When patients get braces put on, there are many small changes that must be made to diet and daily routine in order to ensure that teeth stay healthy underneath the braces. While most patients understand that teeth must be brushed and flossed more often, many neglect to follow dietary instructions. One of the worst things that a patient can do to their teeth after having braces installed is continue to sip soda and other soft drinks.
Soda contains high quantities of acids and sugar. The acids can weaken tooth enamel and eventually lead to cavities and soda tooth decay. The sugar can get stuck in between braces and teeth and stay on teeth, causing the area of the tooth that is hidden beneath the braces to rot. When braces are removed, the decay is revealed. Depending on the extent of the damage, teeth may need to be whitened, filled, or extracted.
Diet soda is only marginally better for teeth than regular soda. While regular soda contains sugar and acid, diet soda contains artificial sweeteners and acid, which can still cause tooth decay. Iced tea or hot tea that is fresh brewed typically contains a small amount of acid, if any, but bottled tea that is store bought may contain acid as a preservative. Tea that is sweetened will pose the same problems to teeth that soda does with sugar content. Tea and soda, whether it is diet or regular, may also stain the teeth.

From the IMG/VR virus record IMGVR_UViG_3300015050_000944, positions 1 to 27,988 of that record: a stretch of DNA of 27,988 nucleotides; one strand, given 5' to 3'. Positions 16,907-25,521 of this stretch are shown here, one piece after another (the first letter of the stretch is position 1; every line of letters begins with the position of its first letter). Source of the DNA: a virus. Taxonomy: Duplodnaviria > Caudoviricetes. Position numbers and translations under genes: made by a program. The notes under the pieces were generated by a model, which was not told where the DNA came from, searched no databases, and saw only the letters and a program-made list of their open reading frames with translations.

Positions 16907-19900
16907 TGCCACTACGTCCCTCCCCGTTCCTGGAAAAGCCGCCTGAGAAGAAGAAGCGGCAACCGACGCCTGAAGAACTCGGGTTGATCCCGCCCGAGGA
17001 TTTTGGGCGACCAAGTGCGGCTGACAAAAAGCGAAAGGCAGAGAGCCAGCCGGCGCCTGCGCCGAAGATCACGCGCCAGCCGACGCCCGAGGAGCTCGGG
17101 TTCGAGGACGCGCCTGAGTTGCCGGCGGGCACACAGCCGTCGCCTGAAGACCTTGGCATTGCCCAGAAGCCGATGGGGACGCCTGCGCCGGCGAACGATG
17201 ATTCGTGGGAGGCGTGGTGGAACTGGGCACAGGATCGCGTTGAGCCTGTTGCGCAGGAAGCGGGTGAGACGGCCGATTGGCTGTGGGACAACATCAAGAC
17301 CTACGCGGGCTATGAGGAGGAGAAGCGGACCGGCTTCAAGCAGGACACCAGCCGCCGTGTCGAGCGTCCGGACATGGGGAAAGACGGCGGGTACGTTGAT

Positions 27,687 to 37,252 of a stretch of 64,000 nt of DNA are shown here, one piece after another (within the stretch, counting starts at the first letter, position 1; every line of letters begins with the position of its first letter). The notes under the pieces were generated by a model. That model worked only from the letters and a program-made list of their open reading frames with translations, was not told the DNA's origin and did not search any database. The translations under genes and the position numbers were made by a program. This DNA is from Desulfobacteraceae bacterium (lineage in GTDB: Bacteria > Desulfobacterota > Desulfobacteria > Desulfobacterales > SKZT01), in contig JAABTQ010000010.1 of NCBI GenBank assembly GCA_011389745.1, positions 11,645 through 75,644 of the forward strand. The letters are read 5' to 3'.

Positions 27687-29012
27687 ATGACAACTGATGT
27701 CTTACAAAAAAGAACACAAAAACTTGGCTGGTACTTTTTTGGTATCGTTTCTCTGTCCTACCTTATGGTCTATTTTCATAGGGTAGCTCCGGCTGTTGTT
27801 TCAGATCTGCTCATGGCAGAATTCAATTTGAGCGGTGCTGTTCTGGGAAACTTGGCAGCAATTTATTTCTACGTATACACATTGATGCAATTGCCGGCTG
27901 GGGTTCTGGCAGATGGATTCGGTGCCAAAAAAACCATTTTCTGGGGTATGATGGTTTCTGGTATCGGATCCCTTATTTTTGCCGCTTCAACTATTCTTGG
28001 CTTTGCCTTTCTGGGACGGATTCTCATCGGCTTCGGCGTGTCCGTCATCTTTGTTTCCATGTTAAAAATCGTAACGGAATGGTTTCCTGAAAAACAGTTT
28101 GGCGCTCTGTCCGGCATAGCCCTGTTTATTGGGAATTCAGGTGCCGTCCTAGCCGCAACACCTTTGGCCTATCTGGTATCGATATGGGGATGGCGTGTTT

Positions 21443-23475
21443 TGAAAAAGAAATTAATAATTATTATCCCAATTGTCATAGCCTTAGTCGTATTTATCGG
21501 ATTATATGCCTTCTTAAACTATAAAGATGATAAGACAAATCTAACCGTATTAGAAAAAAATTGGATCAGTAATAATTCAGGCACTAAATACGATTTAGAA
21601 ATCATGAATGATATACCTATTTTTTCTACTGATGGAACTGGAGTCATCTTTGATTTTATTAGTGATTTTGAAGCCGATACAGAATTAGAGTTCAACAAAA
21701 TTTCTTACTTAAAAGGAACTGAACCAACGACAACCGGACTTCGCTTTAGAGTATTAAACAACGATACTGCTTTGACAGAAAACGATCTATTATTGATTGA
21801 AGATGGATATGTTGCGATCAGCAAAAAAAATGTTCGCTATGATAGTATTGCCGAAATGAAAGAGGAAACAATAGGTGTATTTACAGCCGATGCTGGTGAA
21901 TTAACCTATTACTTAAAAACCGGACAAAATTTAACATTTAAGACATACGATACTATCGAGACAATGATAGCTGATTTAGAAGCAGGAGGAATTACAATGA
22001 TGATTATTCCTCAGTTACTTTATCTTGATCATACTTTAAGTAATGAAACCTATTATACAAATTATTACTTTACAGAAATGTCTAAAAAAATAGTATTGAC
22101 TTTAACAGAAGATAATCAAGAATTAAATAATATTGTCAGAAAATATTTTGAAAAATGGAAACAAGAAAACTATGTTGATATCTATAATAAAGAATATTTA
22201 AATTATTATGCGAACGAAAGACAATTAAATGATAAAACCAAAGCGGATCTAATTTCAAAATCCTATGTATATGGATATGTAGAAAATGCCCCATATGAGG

Avoiding soda will help patients to avoid many of the issues of tooth decay discussed above. However, for patients that really enjoy soda, drinking a soda once in a great while will not harm the teeth if proper precautions are taken. Soda should never be sipped over long periods of time, as the prolonged exposure to the sugar and acid can cause the substances to become caught in between the braces and teeth and removal may be difficult. Instead, the entire soda should be drunk within a fifteen minute and water should be swished in the mouth afterward. The teeth should be brushed as soon as possible afterward, in order to remove as much sugar and acid from the teeth as possible.
Children that are used to drinking soda daily may have a hard time adjusted to the dietary change. Parents can help to support the child by joining the child in the effort to avoid soda. Stocking the house with water, fruit juices, and other beverages that are not as harmful as soda can help to make the transition easier. Children will be thankful for the support when their smile is white and healthy after braces have been removed.